Ott, playing on top line tonight, is still adjusting to the Blues
Steve Ott has a dreadful plus-minus rating and has yet to score a goal as a Blue. But he's playing on the Blues' top line alongside David Backes and Alexander Steen with T.J. Oshie out, and his coach believes good things can come of it.
Steve Ott will be playing on the Blues' No. 1 line against the Blackhawks in Game 1.
Dennis Wierzbicki / USA TODAY Sports
By Andy StricklandFOX Sports Midwest
ST. LOUIS -- There is no replacing T.J. Oshie, who does just about everything for the Blues. This includes setting the tempo and energy level that helped his club finish with one of its best seasons in franchise history.
When scanning the St. Louis roster, Steve Ott probably doesn't stick out as the most likely candidate to fill the void created by Oshie's absence on the top line. But that's where you'll find him tonight, playing alongside David Backes and Alexander Steen, when the Blues open a highly anticipated playoff series with the Chicago Blackhawks.
Ott, who came from Buffalo in the Ryan Miller trade, was hardly a throw-in in the deal. The Blues believed his personality and versatility would only help complete a roster they believe is built to make a postseason run.
The transition from Buffalo to St. Louis hasn't been easy for Ott. He's still adjusting to the Blues' style of play and, more important, to how he fits in on a team far more talented than the group he captained in Buffalo.
"How we play is completely different than Buffalo," Ott said. "From special teams, the set plays and defensive structure, I've had to learn how the team plays."
Ott went on to explain how difficult it can be to change teams at midseason.
"You have to push yourself to a level until it feels natural," he said. "The pressure is high and you can feel yourself carrying the extra weight."
Ott has had to adjust to a lot less ice time than he got in Buffalo, where he saw at least 20 minutes of action in 30 of the 59 games he played for the Sabres this season. As a Blue he hasn't once played 20 minutes, and he has played more than 15:30 in just five of his 23 games. His season high for St. Louis: 17:56 against Edmonton on March 13.
Even with all the adjustments he had to make, Ott didn't exactly walk into unfamiliar territory with the Blues. He was roommates with Brenden Morrow in Dallas for five seasons, played in the World Junior Championships with Jay Bouwmeester and Barret Jackman, and played with Jordan Leopold and Ryan Miller in Buffalo. He went to Buffalo from Dallas in a trade for Derek Roy. He was suspended on two separate occasions, once for a hit on Leopold, another for a hit on Carlo Colaiacovo. And Ken Hitchcock was coaching the Stars and Doug Armstrong was managing the club when Ott was drafted into the NHL.
When evaluating Ott, his minus-12 rating (with the Blues) certainly sticks out, a stat Ott calls "the worst stat in hockey." He's been on the ice for several empty-net goals against while also running into some bad luck. He was a minus-7 during the Blues' six-game losing streak to close out the season.
The Blues' style of play is not overly complex, but it is very demanding physically. That, actually, should work to Ott's advantage. His tenacity inside the defensive zone should fit in well with the Blues' fast, physical style.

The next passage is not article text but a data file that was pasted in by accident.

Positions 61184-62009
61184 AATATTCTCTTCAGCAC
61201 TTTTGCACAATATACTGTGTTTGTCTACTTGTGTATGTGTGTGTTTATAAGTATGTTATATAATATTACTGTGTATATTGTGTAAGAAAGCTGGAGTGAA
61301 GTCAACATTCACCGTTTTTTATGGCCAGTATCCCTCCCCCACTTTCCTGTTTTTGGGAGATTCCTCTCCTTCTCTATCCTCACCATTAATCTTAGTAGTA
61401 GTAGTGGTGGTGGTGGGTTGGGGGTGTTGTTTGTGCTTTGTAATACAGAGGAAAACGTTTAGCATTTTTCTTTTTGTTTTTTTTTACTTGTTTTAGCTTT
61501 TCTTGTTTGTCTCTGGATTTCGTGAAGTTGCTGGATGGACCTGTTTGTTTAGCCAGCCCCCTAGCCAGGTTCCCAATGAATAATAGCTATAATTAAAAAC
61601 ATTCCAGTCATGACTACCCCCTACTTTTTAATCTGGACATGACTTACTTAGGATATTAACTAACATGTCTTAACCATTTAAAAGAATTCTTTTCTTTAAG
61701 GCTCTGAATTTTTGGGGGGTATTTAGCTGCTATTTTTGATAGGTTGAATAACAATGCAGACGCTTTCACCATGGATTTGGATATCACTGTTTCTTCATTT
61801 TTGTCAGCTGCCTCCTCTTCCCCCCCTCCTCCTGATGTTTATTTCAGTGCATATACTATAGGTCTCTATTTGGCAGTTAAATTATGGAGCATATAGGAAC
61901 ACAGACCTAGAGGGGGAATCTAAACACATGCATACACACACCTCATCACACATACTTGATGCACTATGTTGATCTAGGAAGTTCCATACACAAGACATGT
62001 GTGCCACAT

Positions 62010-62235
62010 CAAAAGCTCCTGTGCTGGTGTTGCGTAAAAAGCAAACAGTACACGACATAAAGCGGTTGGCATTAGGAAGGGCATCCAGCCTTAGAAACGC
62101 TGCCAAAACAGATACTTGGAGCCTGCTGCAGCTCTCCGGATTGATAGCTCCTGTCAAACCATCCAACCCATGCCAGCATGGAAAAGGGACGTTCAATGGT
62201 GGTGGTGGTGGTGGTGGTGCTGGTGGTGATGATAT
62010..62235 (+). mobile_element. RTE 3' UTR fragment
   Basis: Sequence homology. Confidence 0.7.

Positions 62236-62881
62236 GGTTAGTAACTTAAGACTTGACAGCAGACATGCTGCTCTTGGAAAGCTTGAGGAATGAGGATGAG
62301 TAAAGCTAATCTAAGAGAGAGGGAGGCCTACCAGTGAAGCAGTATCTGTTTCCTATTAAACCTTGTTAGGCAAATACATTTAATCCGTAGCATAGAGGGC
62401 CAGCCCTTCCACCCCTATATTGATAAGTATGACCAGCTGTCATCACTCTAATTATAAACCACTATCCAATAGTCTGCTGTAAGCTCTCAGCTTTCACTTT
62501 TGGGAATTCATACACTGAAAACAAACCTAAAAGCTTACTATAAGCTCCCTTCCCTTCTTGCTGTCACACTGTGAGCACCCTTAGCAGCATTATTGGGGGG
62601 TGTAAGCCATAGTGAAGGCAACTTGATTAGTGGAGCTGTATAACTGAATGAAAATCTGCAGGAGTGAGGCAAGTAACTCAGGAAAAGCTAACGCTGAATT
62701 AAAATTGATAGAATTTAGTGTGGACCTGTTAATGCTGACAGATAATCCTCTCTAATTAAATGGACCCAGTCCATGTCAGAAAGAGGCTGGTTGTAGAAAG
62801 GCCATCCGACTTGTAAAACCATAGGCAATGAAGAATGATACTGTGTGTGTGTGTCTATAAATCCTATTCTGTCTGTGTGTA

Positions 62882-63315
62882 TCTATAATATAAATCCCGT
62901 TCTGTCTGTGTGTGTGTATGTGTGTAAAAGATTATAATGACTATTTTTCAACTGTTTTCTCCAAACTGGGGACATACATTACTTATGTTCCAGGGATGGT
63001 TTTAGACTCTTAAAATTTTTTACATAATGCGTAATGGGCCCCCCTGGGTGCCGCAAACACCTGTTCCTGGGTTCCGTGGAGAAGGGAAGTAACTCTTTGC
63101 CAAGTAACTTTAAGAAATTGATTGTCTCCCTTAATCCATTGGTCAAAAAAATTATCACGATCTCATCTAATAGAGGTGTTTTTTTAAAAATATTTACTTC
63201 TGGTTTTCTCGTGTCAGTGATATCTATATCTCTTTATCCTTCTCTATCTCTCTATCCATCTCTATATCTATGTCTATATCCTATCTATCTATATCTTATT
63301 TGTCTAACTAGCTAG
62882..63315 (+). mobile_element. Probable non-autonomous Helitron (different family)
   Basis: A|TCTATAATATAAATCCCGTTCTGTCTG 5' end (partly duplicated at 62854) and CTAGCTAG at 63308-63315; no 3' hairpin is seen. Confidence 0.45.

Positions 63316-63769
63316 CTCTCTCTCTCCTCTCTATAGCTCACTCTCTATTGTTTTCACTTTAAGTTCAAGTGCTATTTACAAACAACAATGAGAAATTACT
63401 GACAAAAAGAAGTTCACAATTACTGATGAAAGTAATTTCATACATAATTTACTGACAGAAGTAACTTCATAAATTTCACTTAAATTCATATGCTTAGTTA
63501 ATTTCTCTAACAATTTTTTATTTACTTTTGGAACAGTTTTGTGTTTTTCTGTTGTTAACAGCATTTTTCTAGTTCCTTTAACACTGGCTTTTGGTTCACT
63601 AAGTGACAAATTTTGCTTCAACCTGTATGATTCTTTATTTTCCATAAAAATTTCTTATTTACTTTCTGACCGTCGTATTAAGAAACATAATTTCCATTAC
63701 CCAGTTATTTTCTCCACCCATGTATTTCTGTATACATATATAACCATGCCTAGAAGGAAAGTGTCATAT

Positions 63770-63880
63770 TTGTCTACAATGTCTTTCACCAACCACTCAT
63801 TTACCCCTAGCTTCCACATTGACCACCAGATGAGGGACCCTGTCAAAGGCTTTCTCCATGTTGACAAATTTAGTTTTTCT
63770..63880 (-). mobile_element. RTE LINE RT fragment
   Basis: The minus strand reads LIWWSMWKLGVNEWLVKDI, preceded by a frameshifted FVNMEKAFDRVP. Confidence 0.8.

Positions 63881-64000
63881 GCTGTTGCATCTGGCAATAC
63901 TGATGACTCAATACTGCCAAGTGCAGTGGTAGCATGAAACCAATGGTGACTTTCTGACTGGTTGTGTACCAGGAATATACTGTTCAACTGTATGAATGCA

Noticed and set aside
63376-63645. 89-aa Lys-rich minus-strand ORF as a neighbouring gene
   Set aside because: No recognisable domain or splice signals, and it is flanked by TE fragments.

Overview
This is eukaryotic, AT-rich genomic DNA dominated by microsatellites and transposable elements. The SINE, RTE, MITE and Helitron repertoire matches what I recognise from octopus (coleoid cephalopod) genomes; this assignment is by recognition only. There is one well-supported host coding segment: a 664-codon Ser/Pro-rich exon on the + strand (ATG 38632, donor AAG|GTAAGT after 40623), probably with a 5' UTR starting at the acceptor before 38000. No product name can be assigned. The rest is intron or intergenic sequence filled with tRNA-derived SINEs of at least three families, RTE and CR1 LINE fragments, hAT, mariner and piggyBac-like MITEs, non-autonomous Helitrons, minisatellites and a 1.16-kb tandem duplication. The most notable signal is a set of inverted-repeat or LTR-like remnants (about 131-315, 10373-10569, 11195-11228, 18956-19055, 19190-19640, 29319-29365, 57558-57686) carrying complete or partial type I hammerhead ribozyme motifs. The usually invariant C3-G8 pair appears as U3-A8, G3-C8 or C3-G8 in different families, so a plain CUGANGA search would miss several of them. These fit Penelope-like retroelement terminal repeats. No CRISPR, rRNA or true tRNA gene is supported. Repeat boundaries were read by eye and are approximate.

At the time of the trade, many NHL scouts believed Ott would be an added bonus come playoff time. He's certainly being put in a position to have an impact playing with Backes and Steen, arguably the Blues' two most consistent offensive performers this season. It might not mean he'll score his first goal as a Blue, but he could help the top line maintain its effectiveness even with Oshie out.
"Having Ott with Backes and Steen allows us to use Steen and Backes in a more offensive role," Hitchcock said. "This should help free them up."
Ott comes with some playoff experience. He has played in 34 career playoff games, including a trip to the Western Conference finals with Dallas in 2008.
His versatility as a player is what attracted the Blues to him. Expect him to have a primary role killing penalties, and he could see some power-play time as well.
-- Armstrong signed 271 games worth of playoff experience over the summer with Morrow, Maxim Lapierre, Jordan Leopold and Derek Roy.
-- Miller told me the biggest adjustment he had to learn with the Blues was getting to know the voices of his teammates. He told me he once heard what he thought was his teammate yelling "Leave it" behind the net in a recent game in Toronto. Turns out it was a Maple Leafs player who quickly stole the puck and put it in the back of the net.
-- The Blues have gone 143:59 since they scored their last goal and 217:21 since scoring their last even-strength goal.
-- Chicago comes into this series just 14-13-4 in its last 31 games, and just 2-8-1 in its last 11 road games.
-- Ryan Reaves and Jaden Schwartz are the only two Blues players to have a plus rating in the month of April.
-- The Blues are the only team in the playoffs without a player with a Stanley Cup ring. The last team to win the Stanley Cup without any rings on the roster was the 1989 Calgary Flames.
-- The last two Chicago head coaches to face St. Louis in the playoffs were former bench bosses of the Blues -- Brian Sutter in 2002 and Joel Quenneville this year.
-- Blackhawks winger Patrick Kane is wearing a fairly large brace on his left knee.
You can follow Andy Strickland on Twitter at @andystrickland or email him at email@example.com.